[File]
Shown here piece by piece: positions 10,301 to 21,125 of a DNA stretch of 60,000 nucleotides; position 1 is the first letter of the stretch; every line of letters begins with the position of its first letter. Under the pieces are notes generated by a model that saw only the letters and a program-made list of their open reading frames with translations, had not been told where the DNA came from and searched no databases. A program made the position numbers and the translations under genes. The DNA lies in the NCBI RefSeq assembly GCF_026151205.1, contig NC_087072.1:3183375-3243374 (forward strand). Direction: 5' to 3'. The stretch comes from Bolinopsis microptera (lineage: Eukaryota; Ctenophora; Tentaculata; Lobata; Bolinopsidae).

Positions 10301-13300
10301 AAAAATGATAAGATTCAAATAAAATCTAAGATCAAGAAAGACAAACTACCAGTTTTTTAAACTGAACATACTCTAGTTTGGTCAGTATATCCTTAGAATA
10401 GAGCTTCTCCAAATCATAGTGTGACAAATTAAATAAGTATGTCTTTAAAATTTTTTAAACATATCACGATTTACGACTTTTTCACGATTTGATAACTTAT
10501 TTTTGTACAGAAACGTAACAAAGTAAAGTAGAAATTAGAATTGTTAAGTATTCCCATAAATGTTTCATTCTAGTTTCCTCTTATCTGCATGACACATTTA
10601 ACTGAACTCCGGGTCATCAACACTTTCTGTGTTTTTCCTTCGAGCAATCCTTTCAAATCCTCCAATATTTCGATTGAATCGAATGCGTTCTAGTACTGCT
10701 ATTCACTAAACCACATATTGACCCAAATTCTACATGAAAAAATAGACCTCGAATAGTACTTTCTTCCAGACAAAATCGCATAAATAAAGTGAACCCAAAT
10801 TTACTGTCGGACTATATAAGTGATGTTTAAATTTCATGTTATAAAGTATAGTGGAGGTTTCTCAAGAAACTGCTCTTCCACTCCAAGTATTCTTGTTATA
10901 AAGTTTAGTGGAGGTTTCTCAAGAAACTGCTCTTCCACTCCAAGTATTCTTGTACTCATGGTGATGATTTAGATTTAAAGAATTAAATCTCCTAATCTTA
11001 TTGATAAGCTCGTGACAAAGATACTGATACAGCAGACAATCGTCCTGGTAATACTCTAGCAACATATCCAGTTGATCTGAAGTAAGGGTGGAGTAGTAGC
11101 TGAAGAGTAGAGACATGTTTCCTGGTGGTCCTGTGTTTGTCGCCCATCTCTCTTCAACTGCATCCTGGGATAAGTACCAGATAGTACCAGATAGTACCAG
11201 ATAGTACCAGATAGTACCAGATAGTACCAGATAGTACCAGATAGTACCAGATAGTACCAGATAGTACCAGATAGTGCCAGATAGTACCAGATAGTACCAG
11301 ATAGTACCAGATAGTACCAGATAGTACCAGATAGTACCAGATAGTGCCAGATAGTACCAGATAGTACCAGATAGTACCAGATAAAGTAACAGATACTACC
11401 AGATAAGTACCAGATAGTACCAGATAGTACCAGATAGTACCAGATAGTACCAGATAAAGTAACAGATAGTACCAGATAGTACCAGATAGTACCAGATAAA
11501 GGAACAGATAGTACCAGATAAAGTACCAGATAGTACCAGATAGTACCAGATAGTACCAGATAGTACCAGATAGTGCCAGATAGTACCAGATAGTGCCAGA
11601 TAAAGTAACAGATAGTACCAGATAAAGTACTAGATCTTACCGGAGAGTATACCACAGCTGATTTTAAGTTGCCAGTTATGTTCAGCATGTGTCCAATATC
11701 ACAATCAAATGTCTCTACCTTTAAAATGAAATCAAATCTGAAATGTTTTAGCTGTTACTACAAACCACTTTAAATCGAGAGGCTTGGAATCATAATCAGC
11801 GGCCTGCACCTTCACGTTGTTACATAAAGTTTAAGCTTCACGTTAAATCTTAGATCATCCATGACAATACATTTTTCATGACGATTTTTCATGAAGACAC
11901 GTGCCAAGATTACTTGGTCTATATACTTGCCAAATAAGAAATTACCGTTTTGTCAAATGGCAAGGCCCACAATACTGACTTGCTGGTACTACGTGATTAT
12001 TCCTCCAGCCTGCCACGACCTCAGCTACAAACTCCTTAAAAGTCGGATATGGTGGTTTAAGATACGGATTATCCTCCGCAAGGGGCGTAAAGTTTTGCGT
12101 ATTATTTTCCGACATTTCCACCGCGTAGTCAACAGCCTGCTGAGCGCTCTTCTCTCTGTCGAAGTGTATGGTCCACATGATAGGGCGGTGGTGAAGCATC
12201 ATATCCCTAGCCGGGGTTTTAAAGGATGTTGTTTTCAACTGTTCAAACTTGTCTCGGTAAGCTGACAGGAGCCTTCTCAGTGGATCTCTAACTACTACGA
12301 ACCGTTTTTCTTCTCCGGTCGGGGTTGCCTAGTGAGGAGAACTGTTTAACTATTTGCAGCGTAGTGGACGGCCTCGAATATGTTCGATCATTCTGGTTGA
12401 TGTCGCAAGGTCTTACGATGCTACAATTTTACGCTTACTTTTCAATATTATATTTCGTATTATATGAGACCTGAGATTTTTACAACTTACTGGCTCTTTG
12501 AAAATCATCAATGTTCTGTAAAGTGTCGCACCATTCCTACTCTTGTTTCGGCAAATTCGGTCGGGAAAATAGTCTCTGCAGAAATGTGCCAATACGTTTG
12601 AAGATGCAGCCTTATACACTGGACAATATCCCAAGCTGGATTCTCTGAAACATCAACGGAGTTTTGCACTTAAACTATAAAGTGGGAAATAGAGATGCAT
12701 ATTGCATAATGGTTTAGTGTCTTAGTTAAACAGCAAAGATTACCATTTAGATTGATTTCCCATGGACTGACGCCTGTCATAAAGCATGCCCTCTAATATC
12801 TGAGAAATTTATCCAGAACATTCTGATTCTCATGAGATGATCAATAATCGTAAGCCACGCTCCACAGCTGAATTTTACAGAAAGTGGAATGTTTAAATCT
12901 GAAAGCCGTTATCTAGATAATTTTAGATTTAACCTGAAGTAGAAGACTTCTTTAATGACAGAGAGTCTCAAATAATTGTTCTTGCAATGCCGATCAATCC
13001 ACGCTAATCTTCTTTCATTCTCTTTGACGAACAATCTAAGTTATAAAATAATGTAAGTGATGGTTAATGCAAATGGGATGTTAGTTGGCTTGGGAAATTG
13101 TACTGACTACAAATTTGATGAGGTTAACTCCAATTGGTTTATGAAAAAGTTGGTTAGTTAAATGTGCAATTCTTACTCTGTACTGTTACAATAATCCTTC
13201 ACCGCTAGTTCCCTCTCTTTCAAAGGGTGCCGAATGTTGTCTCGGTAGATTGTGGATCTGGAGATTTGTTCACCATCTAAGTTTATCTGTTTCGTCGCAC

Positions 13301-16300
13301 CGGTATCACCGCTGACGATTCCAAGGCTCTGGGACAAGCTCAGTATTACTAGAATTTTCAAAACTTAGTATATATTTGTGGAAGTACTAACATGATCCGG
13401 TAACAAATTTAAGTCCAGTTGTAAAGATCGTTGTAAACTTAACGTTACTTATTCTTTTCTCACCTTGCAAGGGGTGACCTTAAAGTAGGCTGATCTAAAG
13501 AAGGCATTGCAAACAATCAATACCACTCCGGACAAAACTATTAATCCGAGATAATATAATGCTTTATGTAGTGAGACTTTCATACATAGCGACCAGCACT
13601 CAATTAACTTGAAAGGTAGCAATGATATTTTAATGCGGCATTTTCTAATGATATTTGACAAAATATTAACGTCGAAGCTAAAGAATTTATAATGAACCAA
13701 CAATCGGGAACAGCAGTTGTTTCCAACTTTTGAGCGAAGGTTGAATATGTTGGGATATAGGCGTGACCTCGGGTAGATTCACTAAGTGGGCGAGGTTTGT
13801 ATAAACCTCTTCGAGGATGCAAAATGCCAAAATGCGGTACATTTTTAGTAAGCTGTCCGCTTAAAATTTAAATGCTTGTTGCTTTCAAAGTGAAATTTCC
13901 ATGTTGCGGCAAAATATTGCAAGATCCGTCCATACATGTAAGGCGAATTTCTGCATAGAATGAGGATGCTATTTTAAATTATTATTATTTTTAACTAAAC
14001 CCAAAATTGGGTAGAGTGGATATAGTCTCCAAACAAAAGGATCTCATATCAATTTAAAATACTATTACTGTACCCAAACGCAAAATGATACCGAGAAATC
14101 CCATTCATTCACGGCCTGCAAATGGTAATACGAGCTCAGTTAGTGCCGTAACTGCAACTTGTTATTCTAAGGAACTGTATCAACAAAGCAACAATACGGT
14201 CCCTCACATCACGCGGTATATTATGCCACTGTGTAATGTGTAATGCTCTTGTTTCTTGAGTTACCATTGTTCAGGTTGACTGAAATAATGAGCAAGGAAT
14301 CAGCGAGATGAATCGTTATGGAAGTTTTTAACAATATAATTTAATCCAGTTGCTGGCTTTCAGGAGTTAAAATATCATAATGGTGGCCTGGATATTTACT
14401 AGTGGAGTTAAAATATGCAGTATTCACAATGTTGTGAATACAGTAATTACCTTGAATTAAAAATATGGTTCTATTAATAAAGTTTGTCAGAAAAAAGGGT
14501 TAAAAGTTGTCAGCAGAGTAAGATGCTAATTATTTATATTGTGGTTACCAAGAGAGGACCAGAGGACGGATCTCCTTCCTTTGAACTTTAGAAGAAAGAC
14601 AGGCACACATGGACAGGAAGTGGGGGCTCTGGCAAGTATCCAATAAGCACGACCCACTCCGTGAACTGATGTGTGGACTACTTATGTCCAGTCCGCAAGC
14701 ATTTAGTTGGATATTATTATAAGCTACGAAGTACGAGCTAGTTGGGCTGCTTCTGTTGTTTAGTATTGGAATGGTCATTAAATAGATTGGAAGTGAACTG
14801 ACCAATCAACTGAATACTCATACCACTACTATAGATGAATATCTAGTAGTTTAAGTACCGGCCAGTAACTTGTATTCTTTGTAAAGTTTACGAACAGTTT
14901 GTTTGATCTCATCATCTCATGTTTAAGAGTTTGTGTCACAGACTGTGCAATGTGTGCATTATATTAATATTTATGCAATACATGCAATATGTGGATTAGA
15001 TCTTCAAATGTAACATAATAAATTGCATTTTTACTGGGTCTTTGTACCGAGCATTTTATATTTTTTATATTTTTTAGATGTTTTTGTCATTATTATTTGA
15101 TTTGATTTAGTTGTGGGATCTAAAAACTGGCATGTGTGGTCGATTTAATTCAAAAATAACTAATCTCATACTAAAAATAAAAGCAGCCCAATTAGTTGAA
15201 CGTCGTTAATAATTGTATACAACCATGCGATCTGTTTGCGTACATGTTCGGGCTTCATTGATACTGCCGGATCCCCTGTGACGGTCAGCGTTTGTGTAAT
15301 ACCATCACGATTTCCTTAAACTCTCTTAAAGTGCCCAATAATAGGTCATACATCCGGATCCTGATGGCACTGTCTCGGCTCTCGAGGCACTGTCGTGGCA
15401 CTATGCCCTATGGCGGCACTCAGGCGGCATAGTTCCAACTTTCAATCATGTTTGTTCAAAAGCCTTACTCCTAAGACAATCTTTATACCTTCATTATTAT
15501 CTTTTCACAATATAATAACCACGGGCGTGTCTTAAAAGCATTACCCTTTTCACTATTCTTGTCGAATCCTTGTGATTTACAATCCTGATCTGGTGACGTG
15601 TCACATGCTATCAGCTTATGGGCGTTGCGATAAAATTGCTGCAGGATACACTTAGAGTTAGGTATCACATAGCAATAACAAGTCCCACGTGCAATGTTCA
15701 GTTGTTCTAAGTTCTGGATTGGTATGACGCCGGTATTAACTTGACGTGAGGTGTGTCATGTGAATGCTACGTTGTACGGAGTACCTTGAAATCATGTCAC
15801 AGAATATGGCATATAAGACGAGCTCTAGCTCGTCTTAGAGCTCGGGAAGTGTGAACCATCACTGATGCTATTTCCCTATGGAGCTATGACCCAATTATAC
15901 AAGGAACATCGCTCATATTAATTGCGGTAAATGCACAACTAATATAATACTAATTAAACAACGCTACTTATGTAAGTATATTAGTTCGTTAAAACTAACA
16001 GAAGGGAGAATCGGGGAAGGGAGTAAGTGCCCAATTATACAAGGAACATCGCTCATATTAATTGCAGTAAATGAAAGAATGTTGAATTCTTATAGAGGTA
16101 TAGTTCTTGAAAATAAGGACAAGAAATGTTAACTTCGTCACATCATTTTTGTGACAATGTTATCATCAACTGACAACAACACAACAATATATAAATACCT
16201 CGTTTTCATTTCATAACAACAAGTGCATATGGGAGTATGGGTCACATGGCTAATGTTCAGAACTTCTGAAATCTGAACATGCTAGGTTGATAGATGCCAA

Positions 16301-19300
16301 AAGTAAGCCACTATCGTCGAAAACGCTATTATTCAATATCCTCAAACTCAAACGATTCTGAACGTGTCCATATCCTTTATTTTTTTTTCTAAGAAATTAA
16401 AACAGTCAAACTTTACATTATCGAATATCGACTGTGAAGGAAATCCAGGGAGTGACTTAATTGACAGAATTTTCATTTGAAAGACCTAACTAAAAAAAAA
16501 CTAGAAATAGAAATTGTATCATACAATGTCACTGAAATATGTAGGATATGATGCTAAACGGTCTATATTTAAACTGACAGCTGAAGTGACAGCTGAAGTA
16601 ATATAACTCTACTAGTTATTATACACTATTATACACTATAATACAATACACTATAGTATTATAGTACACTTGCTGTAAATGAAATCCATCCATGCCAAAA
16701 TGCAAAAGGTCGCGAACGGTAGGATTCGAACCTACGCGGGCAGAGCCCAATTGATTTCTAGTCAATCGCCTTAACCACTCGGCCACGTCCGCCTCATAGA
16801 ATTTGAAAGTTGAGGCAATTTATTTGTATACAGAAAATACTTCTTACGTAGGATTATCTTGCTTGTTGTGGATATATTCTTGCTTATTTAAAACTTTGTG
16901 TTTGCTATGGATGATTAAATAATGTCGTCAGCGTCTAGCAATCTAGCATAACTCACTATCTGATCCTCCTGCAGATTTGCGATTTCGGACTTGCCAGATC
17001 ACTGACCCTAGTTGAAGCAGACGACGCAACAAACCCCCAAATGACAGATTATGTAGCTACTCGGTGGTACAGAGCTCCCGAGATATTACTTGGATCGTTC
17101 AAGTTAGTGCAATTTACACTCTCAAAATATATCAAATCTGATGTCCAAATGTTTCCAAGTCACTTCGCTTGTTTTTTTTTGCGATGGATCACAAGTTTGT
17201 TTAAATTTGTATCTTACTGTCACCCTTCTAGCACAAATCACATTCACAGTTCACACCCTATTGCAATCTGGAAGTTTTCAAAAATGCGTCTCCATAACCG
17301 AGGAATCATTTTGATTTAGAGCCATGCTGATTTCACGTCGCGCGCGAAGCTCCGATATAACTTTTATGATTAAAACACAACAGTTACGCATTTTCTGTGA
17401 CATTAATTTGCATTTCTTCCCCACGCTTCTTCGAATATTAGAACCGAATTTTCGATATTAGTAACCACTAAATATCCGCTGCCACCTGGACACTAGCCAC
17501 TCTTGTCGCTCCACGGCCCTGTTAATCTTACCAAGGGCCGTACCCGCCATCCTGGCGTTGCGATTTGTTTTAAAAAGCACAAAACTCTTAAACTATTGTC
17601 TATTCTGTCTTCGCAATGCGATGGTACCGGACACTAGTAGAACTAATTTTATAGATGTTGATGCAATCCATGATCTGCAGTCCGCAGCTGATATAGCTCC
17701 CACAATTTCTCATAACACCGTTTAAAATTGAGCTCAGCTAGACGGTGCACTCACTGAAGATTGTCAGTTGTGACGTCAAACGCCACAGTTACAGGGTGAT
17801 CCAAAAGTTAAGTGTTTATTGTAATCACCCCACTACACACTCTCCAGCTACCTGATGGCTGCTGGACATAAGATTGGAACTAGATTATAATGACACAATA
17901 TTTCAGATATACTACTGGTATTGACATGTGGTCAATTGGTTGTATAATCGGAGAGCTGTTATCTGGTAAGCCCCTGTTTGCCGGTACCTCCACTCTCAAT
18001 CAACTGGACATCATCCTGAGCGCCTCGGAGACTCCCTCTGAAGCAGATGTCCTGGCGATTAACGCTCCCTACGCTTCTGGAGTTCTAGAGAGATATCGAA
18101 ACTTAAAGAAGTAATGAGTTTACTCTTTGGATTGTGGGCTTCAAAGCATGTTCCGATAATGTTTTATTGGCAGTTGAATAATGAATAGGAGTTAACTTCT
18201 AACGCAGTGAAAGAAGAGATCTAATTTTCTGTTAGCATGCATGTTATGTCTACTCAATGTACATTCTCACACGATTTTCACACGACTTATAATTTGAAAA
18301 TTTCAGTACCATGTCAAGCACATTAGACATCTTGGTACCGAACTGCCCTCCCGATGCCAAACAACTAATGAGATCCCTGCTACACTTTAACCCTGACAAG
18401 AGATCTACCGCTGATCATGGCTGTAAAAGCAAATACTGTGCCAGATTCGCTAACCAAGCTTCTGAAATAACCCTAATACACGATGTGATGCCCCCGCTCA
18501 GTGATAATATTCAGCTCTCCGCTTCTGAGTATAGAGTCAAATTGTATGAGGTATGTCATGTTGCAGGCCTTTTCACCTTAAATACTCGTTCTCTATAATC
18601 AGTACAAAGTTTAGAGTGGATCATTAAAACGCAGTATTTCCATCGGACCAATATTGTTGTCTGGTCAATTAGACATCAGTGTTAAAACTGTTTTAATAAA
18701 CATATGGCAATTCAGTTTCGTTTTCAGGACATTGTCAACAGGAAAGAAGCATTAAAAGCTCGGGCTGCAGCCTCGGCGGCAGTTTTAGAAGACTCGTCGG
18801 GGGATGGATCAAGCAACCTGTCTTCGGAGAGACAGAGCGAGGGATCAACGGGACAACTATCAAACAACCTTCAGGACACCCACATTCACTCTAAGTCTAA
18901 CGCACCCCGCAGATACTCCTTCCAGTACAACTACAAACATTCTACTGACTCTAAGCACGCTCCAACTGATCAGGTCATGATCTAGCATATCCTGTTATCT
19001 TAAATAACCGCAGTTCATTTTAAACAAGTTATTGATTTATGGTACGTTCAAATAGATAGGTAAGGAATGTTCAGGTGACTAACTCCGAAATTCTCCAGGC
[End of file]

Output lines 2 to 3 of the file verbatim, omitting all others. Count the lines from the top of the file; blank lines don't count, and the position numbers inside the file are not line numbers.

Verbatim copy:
Positions 10301-13300
10301 AAAAATGATAAGATTCAAATAAAATCTAAGATCAAGAAAGACAAACTACCAGTTTTTTAAACTGAACATACTCTAGTTTGGTCAGTATATCCTTAGAATA